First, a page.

Looking for a little adventure, I mean a real ‘out amongst the wilderness’ adventure, if only for a couple of hours? How about a bit of danger, difficulty and natural landscape to sooth the soul? That sums up a journey on Eagle Trail in Peninsula State Park.
I discovered this trail, one of many in the park, years ago while kayaking with my sisters and their children. We beached our kayaks along a portion of the trail and saw the highlights. After that small trek, I’ve yearned to hike the entire trail. Friday I had that opportunity. I was literally amped with anticipation the entire day, as I waited for my companion to arrive after work.
As I mentioned, Eagle Trail resides in Peninsula State Park, being the second oldest and third largest state park in Wisconsin. If I felt extraordinarily ambitious, I could easily write about the park in several different blogs. From a sandy beach and bluffs to a light house and campgrounds, the park has most of what makes for a great family outing.
We start out from my house at approximately 5pm, beginning the hour and a half drive from Green Bay. We’re not only going hiking, we’ll see a bit of the park and have a few drinks at a local establishment afterwards.
We arrive at the park around 6:20 and decide to buy the annual State Park pass instead of the one day pass. One day is $10 and an entire year is $28. I’m sure this will not be the last state park I visit this year.
Note to the would be visitor of peninsula state park, there are signs that direct you to most of the highlights, but one would be wise to pick up a park map. We don’t, as I’m confident that I only need to follow road signs.
We stop and see the Eagle Bluff Lighthouse, which is closed at this time. Still, the exterior is pretty cool. We start a conversation with vacationers who, of all things, tell us they are finishing up there vacation in Green Bay. I ask, since I didn’t see any signs, if they know how to get to the Eagle Trail. They shrug and say no.
We hop back in the car and drive a bit. Finally, after driving for quite a while, we decide to head back to the entrance and grab a map. Heidi also asks for specific directions. We start off on Shore rd and turn off at Skyline rd. This way we’re able to cut across the park. We hook back up with Shore rd and park at Eagle Panorama, where the trail begins and ends. It offers some exceptional views of the bay. It’s now 7:30, we’ll barely make it before sunset.
We glance, from the bluff, out towards the bay before us. Then, we descend a crude and small stone stair case and begin the trail.
The route starts off easy enough, maybe a root here or a rock there to keep me on my toes. There’s a certain tranquility amongst the trees, as the evening sunlight fights the canopy of green to brighten the forest floor. The song of birds is in the air.
We’re descending towards the bay, as a small wall of limestone, now and again, juts from the earth creating scenery itself. For now, its peaceful. Heidi lingers behind and I can’t contain myself because I know the real treats are further ahead.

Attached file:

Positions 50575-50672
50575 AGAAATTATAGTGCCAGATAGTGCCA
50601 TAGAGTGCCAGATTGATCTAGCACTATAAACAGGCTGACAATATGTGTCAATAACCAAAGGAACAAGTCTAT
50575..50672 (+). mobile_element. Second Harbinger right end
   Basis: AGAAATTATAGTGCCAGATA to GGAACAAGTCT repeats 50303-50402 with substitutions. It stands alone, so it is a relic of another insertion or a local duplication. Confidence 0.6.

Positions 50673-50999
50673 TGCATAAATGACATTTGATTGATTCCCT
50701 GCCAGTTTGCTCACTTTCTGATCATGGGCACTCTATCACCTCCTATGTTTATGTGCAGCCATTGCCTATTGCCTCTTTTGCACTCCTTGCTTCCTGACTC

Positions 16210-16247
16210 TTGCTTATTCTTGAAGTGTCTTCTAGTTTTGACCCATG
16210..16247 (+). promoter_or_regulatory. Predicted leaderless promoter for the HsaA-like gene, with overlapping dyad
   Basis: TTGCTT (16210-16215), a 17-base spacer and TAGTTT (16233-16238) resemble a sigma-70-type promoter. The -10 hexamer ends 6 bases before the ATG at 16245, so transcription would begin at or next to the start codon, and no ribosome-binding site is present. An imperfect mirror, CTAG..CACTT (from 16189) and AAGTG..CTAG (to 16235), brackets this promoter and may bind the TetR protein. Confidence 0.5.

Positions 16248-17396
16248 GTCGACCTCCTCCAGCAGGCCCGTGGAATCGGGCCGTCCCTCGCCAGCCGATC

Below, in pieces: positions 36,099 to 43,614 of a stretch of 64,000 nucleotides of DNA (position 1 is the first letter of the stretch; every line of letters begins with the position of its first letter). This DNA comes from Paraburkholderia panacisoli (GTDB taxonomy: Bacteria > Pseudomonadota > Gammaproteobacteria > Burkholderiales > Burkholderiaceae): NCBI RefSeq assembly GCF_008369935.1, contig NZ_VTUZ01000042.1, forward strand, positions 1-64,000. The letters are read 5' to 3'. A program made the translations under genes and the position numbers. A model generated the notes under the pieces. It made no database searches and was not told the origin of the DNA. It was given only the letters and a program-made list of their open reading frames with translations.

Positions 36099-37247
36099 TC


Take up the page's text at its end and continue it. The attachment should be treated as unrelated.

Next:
As we gain towards the shore the trail is both rockier and muddy. Now I am watching every step and being cautious as the rocks are atop one another. In other parts, wood planks serve as a bridge over extremely muddy parts of the trail. Still, there’s places that you ultimately have to step in mud.
To add to the woes, mosquitoes are in full effect, something about water and woodlands that amass populations comparable to people in New York City. I spray some mosquito repellant on me and continue further.
There’s actually a sign that urges me to stay on the trail because of ‘loose rocks above’. Naturally, I look inland and upwards. Through the trees, I see the gleaming limestone High above. I know soon we will be right at the base of a cliff.
The trail becomes quite difficult as we reach a vertical mass of rock, a member of what is known as the Niagra escarpment. The escarpment’s most famous piece lies in New York, being the cliff that the Niagra River flows over- giving us Niagra Falls. Here, it’s just a cliff, but it’s pretty awesome!
Along with the sheer height of the cliff, along the stony path, spring water trickles from the stony floor towards the bay. The waves of the bay lapping the shore and birds in the forest serve as background noise.
After we leave the cliff behind, the trail doesn’t get much easier. Mud and stone still create obstacles. At one point, the climb is that of an ascent over tree roots.
Once we are near the mouth of the trail the walk becomes considerably less arduous. We leave the trail early and check out some views along the road, enjoying the last glimpses of the sunset over the bay.
Once we’re done, we head over to Nicolet beach and change into some fresh clothes, in order to have a night on the town. Nicolet beach is nice but we really can’t see much of it in the dusk. Their changing rooms are first rate however.
We make it to Bayside tavern, enjoying a few brews and a pizza. It’s such a contrast to the trail. Here, people compete with the chatter of each other and the music to be heard.
On the drive back, we stop on a country road and immerse our selves in a night sky void of light pollution. It’s a canopy of a million lights as the Milky Way is prominent. Finally, we reluctantly head back towards Green Bay.
It was a great evening!